Nólsoy - Borðan
From Tórshavn, the small ferry Ritan sails from Bursatangi, on the eastern side of the harbour, to Nólsoy.
The trip starts at the path that runs southwards from Nólsoy village. Just inside the meadow wall, you come upon an area, Korndalur, with many ruins from the old days. These are the Prinsessutoftir. There is a story about a Scottish King’s daughter who fell out with her father, because he would not acknowledge the man of her choice and by whom she was with child. They fled and arrived at Nólsoy and settled here.
A short way outside the meadow wall, you see traces of the old water pipe. Follow this trail to the old reservoir. Here, the cairns begin and soon you will walk up the slope west of the island. Where you walk up, there is a place called Uppi í Skipi (Up in the Ship), where people in the old days were hiding from pirates. Near the top, you come to Hvíliplássið (the restplace). It is usual to rest here. The view is outstanding. You can see the
northern islands, Skálafjørður, Sundalagið, all of Tórshavn and a little bit of Sandoy. Alittle further south, at á Kagnum (the peek), there is a very good view southwards. The name stems from troubled times when people sneaked out from their hiding places and came to peek southwards to see if the pirates had left.
From the small spring Kolturskeldan, you see Koltur outlined above Havnardalur. Out on Borðan, the path passes old peat fields. There are cairns all the way out to Nólsoyar Viti, the beacon at Tumbin. However, some are small and a little difficult to spot.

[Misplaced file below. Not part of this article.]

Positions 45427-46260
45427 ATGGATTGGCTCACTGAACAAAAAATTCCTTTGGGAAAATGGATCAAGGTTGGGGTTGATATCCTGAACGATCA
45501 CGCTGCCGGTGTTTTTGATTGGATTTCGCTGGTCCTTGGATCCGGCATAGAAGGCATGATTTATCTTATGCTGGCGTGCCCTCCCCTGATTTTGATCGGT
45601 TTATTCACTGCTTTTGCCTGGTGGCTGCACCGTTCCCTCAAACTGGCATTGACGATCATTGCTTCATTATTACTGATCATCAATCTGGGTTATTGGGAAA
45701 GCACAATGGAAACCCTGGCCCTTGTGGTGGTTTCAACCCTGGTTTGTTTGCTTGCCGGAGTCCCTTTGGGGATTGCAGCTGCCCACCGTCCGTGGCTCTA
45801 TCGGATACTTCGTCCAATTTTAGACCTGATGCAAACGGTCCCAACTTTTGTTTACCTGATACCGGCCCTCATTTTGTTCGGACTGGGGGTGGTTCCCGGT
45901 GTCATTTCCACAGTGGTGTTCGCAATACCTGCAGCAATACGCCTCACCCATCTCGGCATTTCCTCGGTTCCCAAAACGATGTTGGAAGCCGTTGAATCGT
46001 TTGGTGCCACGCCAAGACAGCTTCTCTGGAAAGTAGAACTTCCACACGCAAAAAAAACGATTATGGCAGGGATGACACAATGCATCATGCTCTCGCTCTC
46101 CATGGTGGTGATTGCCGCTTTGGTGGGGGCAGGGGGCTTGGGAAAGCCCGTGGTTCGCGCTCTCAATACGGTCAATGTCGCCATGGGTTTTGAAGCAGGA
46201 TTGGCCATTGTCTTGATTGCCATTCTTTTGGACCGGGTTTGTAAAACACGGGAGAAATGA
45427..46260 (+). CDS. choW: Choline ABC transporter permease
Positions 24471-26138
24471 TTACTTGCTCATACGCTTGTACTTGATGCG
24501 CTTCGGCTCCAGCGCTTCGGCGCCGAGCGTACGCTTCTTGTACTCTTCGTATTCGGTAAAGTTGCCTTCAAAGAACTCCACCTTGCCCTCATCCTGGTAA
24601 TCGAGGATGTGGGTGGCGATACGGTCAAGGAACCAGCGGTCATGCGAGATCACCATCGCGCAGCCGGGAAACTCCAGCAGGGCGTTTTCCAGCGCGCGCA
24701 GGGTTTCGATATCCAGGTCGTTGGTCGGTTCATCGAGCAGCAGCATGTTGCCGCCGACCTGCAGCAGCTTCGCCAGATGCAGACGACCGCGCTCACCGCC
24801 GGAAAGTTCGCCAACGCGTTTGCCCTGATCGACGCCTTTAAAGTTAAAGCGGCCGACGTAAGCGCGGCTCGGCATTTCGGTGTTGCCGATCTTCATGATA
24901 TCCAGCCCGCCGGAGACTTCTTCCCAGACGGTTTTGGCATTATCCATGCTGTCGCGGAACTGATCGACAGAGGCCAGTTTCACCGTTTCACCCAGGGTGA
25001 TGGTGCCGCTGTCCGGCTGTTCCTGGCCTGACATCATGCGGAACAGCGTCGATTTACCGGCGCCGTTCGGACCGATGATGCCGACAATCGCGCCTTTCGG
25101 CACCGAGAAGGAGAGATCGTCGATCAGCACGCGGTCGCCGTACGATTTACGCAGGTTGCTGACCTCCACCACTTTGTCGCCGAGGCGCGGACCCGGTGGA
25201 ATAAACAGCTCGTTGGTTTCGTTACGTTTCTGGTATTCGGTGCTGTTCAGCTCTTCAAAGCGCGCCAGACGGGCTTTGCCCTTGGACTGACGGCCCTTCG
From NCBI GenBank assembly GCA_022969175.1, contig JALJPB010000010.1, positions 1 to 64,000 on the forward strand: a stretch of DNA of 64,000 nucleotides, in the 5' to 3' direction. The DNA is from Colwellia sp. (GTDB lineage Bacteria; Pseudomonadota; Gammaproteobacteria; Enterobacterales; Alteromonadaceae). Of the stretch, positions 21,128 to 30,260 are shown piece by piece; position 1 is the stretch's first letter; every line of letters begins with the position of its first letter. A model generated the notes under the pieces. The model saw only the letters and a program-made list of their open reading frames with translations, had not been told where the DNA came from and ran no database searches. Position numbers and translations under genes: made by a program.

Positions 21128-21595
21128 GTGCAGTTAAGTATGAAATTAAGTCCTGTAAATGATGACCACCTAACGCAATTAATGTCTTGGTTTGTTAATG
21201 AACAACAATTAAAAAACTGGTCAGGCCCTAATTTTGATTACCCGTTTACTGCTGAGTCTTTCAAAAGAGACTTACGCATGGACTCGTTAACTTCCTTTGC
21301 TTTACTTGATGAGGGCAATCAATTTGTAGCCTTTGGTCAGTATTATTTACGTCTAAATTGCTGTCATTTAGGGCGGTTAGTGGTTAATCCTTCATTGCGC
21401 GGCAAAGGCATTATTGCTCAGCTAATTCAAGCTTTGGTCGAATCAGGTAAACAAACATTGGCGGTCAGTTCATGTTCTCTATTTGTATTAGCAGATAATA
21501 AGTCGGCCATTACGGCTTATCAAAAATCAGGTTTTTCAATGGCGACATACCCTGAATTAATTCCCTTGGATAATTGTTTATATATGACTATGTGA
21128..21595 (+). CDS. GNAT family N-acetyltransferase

You can use as landmarks the two masts that stick up where the lighthouse stands. Just north of the house, the British built two attraps – houses to mislead the Germans during the war. The beacon, Nólsoyar Viti, was built from 1892-93. At the time, the lens equipment was one of the largest in the world. The lens is 2.82 m high and weighs around 4 tons. The lighthouse buildings, as the beacon, are superior workmanship. They are stacked from carved rocks and above the houses, you can see where they collected the rocks. The houses were built for three families. When Borðan’s population was at its peak, there were 10 children. Borðan alternated with Nólsoy village in having the school.
No one lives out at Borðan now, but a lighthouseman walks out there daily. The silhouette of Kapilin can be seen in front of the beacon.
You can also walk down to Stallurin. This is the landing place where everything which was taken to Borðan was unloaded.
People from Nólsoy have also shipped peat from Stallurin. The name Stallurin (the stall) stems from the boats being able to lie side by side like horses in a stable.
Be careful on your way back, follow the cairns, so you do not get lost when walking down the hill. Two cairns are placed closely together. The northern one is Omansneiðingarvarðin. Turn here, when going down.
Source: "Walking in the Faroe Islands" published by the Faroese Tourist Board in 2003.